The problem is that mining for
minerals can have substantial environmental impact. To capture the raw
material, metal bearing rock, called "ore", and rock and dirt that
covers the ore must be removed. The rock and dirt that covers ore is called
"overburden" and very little of this material is used. In addition,
great quantities of overburden must be removed and processed to capture the
mineral. For example, to produce a ton of copper requires the removal of over
100 tons of overburden.
Many different types of chemicals are also used by mining operations to separate metals from the ore. These include acid, mercury and cyanide. Once the metals have been removed, the chemical impregnated ore remains behind. This reside is referred to as "tailings". Often, both the overburden and tailings discarded during ore processing are often left near the mine source. When it rains, the material from these waste piles can runoff into waterways.
Tailings are also dumped directly into lakes or rivers or stored in reservoirs that can flood or gradually leach into waterways.Often this material is highly acidic in nature and this runoff affects land surfaces around the mine. These acidic landscapes often can not support plant life and can also result in displacement of animal life, resulting in a relatively sterile environment. Acid mine drainage needs to be prevented or neutralized before it is discharged into the environment. Lands disrupted by surface mining or strip mining operations can be reclaimed and replanted.
The last non-renewable material category are non-renewable organics. Though material which is both organic and non-renewable may seem counter intuitive, remember that what makes a molecule organic is that it contains carbon. Carbon based fuels, such as coal, oil, and natural gas are organic materials that are non-renewable. However, when we are talking about materials, we are not talking about fossil energy for fuel. Rather, coal, oil and natural gas are used for many types of products. Non-renewable organic materials, then, are those which are derived from petroleum, liquefied natural gas, natural gas, and coal but which are used for applications other than energy. These include resins used in the production of plastic, synthetic fibers and textiles, synthetic rubber, solvents, lubricants and waxes, and ashphalt and road oil.
Consumption of nonrenewable organic materials totaled 113 million metric tons, with only 2.7 percent produced from recycled materials. A total of 21 million metric tons was released back into the environment as waste. As for environmental impact, processing and manufacturing of nonrenewable organics can create waste that lead to wastes can create local environmental problems. Of particular concern is plastic. The amount of plastic we use is increasing rapidly and plastic are an increasing problem for landfill. Plastics contain ingredients that may contain toxic constituents such as cadmium and lead, as well as heavy metals. Because only 2 percent of plastics are recycled, virtually all of these materials are landfilled or incinerated.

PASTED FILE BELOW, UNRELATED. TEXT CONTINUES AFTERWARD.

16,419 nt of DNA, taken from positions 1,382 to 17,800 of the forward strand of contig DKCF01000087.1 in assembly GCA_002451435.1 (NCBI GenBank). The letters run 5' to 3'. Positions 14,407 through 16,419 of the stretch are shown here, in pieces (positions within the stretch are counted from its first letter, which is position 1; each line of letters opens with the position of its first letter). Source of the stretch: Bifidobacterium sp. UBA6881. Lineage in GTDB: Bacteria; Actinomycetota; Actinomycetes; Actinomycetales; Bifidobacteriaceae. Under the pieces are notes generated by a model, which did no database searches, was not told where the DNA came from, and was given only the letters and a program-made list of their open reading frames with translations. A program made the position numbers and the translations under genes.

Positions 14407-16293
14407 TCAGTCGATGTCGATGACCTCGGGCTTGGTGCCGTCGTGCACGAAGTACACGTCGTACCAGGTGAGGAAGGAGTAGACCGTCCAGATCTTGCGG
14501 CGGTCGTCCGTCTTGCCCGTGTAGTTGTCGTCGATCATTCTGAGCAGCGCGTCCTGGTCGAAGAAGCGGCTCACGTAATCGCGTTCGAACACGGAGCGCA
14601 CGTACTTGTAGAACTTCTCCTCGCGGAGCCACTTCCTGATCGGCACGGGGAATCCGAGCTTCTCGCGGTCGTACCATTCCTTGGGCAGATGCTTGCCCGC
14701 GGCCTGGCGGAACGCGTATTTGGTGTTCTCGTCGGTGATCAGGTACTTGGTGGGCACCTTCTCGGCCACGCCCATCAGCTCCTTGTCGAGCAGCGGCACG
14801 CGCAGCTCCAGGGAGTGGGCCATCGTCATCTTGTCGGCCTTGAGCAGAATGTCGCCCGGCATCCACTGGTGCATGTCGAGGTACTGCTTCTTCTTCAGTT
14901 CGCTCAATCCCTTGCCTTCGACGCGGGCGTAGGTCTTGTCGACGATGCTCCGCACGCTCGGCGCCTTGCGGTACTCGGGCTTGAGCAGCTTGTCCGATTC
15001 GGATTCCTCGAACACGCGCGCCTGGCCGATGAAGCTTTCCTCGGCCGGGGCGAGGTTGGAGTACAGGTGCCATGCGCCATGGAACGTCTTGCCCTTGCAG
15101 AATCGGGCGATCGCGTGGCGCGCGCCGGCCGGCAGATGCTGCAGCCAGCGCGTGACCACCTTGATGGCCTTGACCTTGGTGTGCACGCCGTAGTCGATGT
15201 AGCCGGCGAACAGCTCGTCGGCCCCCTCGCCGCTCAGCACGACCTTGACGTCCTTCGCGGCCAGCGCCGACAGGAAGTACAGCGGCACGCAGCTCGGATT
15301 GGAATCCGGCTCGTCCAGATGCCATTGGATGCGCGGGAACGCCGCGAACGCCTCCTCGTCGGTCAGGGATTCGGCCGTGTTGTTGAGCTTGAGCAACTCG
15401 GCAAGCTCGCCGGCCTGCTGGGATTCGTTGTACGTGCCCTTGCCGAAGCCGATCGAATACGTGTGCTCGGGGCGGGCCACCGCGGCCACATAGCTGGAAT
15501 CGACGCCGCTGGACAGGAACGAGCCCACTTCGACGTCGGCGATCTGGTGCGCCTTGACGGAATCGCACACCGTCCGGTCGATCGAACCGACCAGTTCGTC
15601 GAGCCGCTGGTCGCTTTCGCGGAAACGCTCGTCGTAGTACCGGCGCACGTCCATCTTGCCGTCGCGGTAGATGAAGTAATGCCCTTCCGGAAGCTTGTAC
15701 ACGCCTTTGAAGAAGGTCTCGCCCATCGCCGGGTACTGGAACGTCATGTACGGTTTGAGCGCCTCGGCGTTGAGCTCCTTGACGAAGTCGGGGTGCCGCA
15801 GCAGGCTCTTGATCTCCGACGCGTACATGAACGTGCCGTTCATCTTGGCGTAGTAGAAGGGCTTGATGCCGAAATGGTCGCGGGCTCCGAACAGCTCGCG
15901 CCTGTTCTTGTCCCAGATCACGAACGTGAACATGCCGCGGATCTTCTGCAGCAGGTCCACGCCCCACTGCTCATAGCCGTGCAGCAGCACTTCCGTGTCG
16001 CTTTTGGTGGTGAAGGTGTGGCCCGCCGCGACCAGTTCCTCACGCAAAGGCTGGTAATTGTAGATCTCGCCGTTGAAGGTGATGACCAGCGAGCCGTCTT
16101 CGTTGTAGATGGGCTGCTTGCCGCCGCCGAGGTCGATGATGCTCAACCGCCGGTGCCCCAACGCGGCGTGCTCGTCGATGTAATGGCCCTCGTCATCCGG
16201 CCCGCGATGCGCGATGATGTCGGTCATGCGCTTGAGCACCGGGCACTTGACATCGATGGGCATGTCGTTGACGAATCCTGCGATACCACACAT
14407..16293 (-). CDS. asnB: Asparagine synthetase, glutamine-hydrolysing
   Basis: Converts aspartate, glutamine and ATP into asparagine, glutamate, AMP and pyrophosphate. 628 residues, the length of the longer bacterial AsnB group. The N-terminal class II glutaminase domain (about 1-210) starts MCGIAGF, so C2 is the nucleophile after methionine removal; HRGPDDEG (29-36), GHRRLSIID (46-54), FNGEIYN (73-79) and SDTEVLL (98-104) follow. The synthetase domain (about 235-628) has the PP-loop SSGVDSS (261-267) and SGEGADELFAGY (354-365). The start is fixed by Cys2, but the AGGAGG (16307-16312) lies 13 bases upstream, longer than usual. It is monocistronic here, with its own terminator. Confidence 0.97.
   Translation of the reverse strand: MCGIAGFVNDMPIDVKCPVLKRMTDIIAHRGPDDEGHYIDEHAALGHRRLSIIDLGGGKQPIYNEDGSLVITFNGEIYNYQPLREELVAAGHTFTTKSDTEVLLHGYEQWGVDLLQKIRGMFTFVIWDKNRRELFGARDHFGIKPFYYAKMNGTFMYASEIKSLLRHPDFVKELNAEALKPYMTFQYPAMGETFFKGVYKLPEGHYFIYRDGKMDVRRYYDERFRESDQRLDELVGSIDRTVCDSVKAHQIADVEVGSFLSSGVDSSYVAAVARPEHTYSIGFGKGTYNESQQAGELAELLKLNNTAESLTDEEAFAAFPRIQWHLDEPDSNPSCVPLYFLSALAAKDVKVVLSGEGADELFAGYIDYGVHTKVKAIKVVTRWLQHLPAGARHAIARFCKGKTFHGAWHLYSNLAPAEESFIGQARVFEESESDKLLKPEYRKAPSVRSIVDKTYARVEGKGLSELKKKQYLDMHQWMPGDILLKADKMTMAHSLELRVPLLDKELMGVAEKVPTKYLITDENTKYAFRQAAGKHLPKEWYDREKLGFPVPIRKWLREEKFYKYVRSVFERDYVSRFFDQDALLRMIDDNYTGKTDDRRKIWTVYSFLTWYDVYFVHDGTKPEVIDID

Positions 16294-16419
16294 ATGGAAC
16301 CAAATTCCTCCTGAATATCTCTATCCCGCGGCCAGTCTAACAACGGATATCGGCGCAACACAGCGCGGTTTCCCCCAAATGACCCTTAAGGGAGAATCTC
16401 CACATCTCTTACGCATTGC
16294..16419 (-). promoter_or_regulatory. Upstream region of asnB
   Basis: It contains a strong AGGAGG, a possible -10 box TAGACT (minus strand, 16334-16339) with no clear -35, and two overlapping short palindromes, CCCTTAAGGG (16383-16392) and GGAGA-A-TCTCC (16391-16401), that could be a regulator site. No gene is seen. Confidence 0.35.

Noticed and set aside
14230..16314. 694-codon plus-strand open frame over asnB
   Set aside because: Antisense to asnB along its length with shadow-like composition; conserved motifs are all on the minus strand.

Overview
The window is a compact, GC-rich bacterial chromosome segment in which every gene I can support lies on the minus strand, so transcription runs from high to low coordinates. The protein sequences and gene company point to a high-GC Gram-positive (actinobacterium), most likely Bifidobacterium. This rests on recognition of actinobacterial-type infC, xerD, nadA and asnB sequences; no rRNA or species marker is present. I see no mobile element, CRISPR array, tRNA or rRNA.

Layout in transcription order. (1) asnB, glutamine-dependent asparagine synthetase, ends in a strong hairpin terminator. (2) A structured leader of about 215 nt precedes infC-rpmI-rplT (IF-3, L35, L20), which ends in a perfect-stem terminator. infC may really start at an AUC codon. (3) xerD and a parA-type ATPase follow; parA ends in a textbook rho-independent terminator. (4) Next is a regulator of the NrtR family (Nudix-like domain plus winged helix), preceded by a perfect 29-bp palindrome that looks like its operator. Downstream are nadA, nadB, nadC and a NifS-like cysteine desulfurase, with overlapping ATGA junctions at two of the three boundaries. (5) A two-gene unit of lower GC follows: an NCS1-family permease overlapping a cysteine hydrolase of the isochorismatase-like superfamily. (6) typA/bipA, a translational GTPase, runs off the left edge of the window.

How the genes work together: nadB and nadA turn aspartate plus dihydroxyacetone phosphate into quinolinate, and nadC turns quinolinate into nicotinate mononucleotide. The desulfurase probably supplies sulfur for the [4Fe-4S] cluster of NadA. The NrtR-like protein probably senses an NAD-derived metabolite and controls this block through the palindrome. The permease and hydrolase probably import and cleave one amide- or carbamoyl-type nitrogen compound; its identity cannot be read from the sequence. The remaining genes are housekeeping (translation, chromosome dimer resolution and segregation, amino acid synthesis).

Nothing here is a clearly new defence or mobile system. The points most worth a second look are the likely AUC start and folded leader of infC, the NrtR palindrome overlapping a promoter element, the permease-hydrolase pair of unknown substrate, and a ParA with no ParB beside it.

III. Renewable Materials
Renewable organic materials include:
1. agricultural non-food products such as cotton, wool, and tobacco;
2. wood products such as lumber, plywood, and veneer, and;
3. paper products.
In 1995, Americans consumed 231 million metric tons of renewable organic material. Of this amount, about 8% came from recycled material, most of which was paper. About 80 million metric tons was released as waste back to the environment. Renewable organics can create environmental impacts mostly from paper in the wastestream as well well as pulp processing.
The final material category is
nonfood animal products, such as fishery products like fish meal, leather and
IV. Around the World
Now that we’ve looked at the
As the world’s economies grew between 1975 and 1996, the amount of material used rose relatively little overall, on a per person basis. As the world’s population increased from a shade under 4 billion in 1976 to 5.8 billion in 1996 – an increase of 45% -- the amount of materials used increased at more or less the same rate. People, on average, didn’t use much more or less stuff. So, we can extrapolate from this and say that total material use increased by about 45% as well and kept pace with population.
However, over that same time period, economic growth outpaced population. The world gross national product (GNP) increased faster than population over the same time period. Global GNP went from $14,300 billion in 1970 to $29,995 in 1999, an increase of 109%. So, compared to economic growth on a per unit basis, the amount of material used per unit of economic growth fell dramatically. What this means is that in general, industrial economies are becoming more efficient in their use of materials. The terms economists and ecologists use to describe economies using less material per unit of economic output is “decoupling” or “dematerilization”.
So, the world’s economy is continuing to grow and becoming more efficient with how it uses materials. What do these trends mean for environmental impact? For starters, just because decoupling or dematerialization is occurring, doesn’t mean that there are fewer materials being consumed, just fewer materials per unit of economic output produced. In overall, we’ve already see that the total amount of materials used increased about 45% between 1976 and 1996. So, with regards to the environment both overall consumption of natural resources, as well as waste generated continued to increase. Further, the World Resources Institute estimates that “one half to three quarters of annual resource inputs to industrial economies are returned to the environment as wastes within a year.” Let’s look at this more closely. What this is saying that some 50% to 75% of the materials consumed in a year end up in the waste stream within that same year.
There is also great disparity
around the world in terms of levels of material consumption. We know this
already from the pictures from the “Material World” website that we looked at
in week five. The average American, for example, releases about 2 ˝ times the
amount of waste material into the environment as a person in
Further, while outputs of some
hazardous waste materials have been controlled, stabilized, or reduced, outputs
of many potentially harmful materials continue to increase. The World Resources
Institute estimates that “many potentially hazardous flows